If a configuration value is specified in multiple ways, the value in SettingsDefinition classes will be determined by precedence. There are two layers of precedence: precedence of settings sources (CLI, Environment, and Config Files), and within a settings source (when a property can be set multiple times).

Precedence of Settings Sources

The loader will check each settings source in the following order, and stop when first discovered.

  1. CLI Arguments
  2. Environment Variables
  3. Config Files
  4. Default from Setting

Precedence Within Settings Sources

Different settings sources will behave differently, and again differently based on the type of Setting being used (singleton vs list).

Command Line Arguments for Settings and ListSettings

A Setting specified via the CLI will take the last value specified at the command line.

$ ./main.py --foo bar --foo baz  # MyConfig.foo == "baz" 

A ListSetting specified via the CLI will collect values specified at the command line, with the notable exception that mixed formats are not allowed.

Environment Variables for Settings and ListSettings

Environment variables cannot contain multiple values within a single shell session. The most recent assignment of the variable specifies the value. It is considered invalid to specify multiple forms of the same environment variable, as it is potentially ambiguous.

$ FOO="bar" MY_CONFIG__FOO="baz" ./main.py  # Raises an error, for both Setting and ListSetting

Config Files for Settings and ListSettings

Config files will be merged in the order specified. When section collisions occur, the values from the last file will override individual properties within the section.

# file1.ini
[MyConfig]
foo = bar
bar = 1.0

# file2.ini
[MyConfig]
bar = 2.0

# MyConfig.foo == bar
# MyConfig.bar == 2.0

Custom Aliases

The default aliases for each format can be optionally overloaded, to help when migrating existing applications.

Example Definition

from heare.config import SettingsDefinition, Setting, SettingAliases

class MyAliasedConfig(SettingsDefinition):
    bar = Setting(str, aliases=SettingAliases(
        flag='BAR',
        short_flag='B',
        env_variable='NOTBAR'
    ))

config: MyAliasedConfig = MyAliasedConfig.load()

Command Line Flags

$ ./main.py --MyAliasedConfig.BAR "value"
$ ./main.py --BAR "value"
$ ./main.py -B "value"

Environment Variables

Environment variables address config by converting component names to upper snake_case, and joining parts with a double underscore __.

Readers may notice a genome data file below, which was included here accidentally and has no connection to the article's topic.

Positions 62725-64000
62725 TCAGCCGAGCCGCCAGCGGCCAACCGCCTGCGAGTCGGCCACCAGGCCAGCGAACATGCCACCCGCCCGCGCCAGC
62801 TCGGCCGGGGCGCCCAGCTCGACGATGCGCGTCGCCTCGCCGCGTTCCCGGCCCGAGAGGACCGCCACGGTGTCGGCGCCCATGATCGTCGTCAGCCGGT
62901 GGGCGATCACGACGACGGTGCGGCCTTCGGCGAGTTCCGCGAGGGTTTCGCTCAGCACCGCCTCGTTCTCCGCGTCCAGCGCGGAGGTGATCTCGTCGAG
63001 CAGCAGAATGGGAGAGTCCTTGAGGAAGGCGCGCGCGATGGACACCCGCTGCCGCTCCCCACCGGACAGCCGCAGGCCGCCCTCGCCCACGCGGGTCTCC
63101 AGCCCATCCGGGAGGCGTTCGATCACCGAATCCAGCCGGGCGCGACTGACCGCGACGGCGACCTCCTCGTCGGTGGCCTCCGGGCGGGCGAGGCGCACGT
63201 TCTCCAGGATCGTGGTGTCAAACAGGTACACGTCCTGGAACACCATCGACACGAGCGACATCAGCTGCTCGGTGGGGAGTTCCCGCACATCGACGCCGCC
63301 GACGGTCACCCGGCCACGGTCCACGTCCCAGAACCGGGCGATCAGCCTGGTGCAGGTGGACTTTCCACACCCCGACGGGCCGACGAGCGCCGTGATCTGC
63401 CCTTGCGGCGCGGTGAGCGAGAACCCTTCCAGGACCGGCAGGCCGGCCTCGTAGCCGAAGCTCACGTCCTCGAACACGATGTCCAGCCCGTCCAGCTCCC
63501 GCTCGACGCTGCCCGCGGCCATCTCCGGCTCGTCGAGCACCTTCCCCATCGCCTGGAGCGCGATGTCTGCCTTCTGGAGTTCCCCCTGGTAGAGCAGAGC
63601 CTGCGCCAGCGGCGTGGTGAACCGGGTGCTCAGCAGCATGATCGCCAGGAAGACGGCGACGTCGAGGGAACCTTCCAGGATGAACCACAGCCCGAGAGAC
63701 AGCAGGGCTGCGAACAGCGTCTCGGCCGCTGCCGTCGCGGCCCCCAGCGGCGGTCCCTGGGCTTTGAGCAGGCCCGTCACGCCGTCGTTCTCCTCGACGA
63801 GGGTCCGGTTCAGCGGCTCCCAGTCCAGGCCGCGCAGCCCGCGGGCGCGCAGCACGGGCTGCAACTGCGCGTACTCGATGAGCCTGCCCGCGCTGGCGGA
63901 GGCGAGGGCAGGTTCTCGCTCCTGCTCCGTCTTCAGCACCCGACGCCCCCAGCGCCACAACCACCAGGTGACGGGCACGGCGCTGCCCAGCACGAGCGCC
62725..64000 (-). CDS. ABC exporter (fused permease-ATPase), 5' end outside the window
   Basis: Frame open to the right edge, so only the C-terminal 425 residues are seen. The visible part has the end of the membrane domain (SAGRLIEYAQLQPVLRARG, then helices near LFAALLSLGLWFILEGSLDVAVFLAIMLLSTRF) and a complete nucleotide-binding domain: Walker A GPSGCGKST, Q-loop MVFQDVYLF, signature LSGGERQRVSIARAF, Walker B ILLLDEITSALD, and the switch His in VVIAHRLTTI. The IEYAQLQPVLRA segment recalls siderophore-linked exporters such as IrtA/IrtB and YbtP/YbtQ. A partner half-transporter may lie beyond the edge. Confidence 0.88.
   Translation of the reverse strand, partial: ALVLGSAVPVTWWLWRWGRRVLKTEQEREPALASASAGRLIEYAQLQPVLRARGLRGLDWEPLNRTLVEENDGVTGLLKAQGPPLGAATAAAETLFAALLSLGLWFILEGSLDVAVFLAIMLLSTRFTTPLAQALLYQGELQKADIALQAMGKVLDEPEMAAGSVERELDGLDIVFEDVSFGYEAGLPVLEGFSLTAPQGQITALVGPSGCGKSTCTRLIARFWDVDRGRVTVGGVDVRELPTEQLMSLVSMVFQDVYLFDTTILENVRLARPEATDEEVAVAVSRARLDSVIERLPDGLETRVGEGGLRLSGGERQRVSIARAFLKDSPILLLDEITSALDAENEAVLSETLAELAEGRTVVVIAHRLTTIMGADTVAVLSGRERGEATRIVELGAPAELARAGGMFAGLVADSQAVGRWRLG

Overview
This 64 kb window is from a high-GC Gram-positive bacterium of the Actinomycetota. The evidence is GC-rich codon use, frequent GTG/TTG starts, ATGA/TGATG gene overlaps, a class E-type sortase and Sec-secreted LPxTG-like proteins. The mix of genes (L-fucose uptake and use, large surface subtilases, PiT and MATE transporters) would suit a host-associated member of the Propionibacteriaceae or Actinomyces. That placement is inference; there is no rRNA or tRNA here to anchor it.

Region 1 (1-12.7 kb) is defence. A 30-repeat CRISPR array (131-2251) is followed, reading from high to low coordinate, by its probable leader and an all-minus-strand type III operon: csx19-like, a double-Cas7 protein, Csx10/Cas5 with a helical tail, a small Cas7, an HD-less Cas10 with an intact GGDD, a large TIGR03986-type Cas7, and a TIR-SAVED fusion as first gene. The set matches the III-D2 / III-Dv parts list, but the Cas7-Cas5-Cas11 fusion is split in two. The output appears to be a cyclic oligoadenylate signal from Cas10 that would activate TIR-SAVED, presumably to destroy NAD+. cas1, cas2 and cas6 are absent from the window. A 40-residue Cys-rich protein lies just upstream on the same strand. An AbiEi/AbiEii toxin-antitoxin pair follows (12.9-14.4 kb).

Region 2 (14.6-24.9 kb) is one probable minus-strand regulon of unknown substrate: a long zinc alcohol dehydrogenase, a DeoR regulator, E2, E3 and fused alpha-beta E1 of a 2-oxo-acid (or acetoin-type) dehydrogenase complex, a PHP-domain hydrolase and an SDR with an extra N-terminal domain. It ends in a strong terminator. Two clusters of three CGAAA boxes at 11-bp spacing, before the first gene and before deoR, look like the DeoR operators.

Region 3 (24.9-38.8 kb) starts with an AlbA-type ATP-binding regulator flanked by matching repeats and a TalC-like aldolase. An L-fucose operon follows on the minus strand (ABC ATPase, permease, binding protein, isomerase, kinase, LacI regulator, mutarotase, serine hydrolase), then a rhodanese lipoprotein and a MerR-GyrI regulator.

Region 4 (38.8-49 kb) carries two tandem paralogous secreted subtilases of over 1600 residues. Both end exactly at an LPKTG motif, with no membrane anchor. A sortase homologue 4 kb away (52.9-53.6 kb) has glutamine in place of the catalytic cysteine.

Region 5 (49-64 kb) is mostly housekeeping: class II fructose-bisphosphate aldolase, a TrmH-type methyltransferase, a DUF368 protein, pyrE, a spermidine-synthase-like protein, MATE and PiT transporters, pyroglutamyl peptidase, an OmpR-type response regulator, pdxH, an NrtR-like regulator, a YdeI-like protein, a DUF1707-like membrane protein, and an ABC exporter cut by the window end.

$ MY_CONFIG__FOO="value" ./main.py
$ FOO="value" ./main.py

$ MY_ALIASED_CONFIG__NOTBAR="value" ./main.py
$ NOTBAR="value" ./main.py

Using Multiple SettingsDefinitions

It's possible to declare multiple SettingsDefinitions classes within a program. SettingsDefinition.load() can be invoked on multiple classes, and SettingsDefinition provides a convenience mechanism for discovering all SettingsDefinitions.

from typing import Dict
from heare.config import SettingsDefinition

all_settings:Dict[type, SettingsDefinition] = {
    definition: definition.load() for definition in SettingsDefinition.discover()
}

Naming Collisions with Multiple SettingsDefinitions

Property reuse is encouraged, but ambiguity is discouraged. As noted above, it is illegal to specify multiple formats of a Setting in a single invocation. Across settings sources, precedence handles this cleanly, however within a single source there is the potential for ambiguity.

The following example demonstrates two conflicting and potentially ambiguous configurations.

from heare.config import SettingsDefinition, Setting, ListSetting

class MyFirstConfig(SettingsDefinition):
    foo = ListSetting(str)

class MySecondConfig(SettingsDefinition):
    foo = Setting(str)
$ ./main.py --MyFirstConfig.foo=bar --foo=baz

In the above scenario, it's not clear whether the --foo setting should be a member of MyFirstConfig.foo or not. While this will more clearly fail when MyFirstConfig.foo and MySecondConfig.foo are of different types, the ambiguity here allows for unexpected surprises. Instead, only unambiguous invocations are allowed: where sharing is implicit and consistent, or distinct values are explicit.

$ ./main.py --foo=bar  # valid!

# MyFirstConfig.foo = ["bar"]
# MySecondConfig.foo = "bar"

$ ./main.py --MyFirstConfig.foo=bar --MySecondConfig.foo=baz  # valid!
# MyFirstConfig.foo = ["bar"]
# MySecondConfig.foo = "baz"

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Configuration library used by projects under heare.io